Reading/Interest Level: Preschool, Primary
Author: Tracey Fern
Illustrator: Emily Arnold McCully
Publisher: Farrar Straus Giroux Books for Young Readers
Ellen Prentiss’s father was a trading ship captain in Massachusetts in the early 1800’s. Even though she was a girl, Captain Prentiss taught his daughter seamanship and how to navigate the seas using a sextant and chronometer. Ellen loved sailing and using her knowledge of the stars, moon, and sun to cross the waters. Later, Ellen, as navigator, and her husband, Perkins Creesy as captain, successfully sailed cargo ships in established shipping lanes. The Creesy’s then had the wonderful opportunity to sail an extreme clipper, called the Flying Cloud. Clipper ships were much different than other sailing vessels, they were sleek and lightweight and designed for speed. As thousands of people were headed to the gold fields of California, Ellen and Perkins hoped to cut travel time in half with the Flying Cloud. A journey over land or by sailing around Cape Horn in a traditional ship took many months. The Creesy’s goal was to deliver their important cargo and passengers to San Francisco in record time. This journey was fraught with trials and dangers. The story of the flying Cloud with her female navigator is both inspiring and noteworthy.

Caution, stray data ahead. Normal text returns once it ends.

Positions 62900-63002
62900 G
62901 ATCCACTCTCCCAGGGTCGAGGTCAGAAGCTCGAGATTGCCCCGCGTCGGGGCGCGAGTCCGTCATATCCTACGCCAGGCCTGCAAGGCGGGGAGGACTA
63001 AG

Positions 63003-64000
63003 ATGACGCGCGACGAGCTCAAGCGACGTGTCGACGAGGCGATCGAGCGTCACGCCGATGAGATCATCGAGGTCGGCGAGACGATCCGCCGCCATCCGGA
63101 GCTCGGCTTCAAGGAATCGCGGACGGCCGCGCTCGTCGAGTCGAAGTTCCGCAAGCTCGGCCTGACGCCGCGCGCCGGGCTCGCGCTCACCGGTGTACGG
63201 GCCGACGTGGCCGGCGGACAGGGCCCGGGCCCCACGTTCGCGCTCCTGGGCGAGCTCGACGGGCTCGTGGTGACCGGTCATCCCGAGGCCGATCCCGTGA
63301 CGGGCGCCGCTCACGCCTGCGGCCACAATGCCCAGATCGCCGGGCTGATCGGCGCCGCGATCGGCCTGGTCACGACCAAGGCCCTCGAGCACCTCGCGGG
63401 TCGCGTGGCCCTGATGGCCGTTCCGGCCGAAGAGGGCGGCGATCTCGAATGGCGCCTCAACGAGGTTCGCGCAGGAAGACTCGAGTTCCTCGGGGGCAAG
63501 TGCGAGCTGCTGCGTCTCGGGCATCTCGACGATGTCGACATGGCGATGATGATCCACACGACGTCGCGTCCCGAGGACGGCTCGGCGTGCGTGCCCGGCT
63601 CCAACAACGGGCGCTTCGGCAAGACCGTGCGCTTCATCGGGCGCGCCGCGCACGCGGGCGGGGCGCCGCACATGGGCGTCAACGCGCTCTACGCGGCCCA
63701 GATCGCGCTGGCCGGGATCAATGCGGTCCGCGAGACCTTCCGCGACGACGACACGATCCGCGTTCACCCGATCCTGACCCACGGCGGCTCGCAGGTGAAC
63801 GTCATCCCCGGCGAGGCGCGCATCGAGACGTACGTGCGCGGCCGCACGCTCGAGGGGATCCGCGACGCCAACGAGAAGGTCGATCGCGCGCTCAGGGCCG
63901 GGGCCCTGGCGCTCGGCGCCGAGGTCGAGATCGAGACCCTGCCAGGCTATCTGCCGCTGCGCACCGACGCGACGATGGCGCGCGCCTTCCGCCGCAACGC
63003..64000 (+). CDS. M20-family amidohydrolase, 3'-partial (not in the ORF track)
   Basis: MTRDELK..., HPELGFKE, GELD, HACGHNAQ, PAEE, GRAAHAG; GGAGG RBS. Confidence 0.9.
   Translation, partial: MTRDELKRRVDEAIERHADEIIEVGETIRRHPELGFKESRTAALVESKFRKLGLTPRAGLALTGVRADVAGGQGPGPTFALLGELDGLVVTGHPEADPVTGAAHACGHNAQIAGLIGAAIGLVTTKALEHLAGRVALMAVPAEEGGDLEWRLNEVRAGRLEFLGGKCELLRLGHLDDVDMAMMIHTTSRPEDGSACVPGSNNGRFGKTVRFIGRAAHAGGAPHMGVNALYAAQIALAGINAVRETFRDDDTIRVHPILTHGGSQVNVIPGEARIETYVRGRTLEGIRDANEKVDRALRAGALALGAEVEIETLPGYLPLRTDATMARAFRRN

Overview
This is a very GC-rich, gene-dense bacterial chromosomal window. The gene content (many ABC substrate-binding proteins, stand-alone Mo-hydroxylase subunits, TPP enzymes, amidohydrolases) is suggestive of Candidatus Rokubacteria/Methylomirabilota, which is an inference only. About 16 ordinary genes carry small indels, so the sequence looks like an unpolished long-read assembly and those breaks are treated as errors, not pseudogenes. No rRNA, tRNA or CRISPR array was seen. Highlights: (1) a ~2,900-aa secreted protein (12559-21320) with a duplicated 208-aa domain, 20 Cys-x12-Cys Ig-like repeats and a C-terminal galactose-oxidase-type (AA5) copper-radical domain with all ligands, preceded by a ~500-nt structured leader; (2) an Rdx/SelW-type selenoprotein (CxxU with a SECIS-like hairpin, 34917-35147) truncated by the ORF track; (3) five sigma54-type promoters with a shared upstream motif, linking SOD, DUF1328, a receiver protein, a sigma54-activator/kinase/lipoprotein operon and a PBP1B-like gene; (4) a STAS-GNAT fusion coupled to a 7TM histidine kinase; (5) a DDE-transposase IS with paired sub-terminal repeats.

Dare the Wind is a picture book for first to third grade readers. Based on real people and events, author Tracey Fern tells the true story of a 19th century girl who through determination and practice entered a male dominated field to excel. Fern peppers the pages of her book with nautical terms that add interest and movement to the story. Her vivid descriptions of the wind, waves, and dangers of the voyage will keep the attention of young children being read to, as well as children who read the story to themselves. Additionally, Emily Arnold McCully, an award winning illustrator, highlights every page with compelling ink and watercolor snapshots of 19th century life and adventures at sea. Several of the drawings are pictured in the round suggesting a look through a spyglass. Her depictions of the many faces of the sea (waves, becalm, storm) ably support Fern’s narratives. Word and picture together paint an absorbing story that is sure to catch the interest of children and adults alike.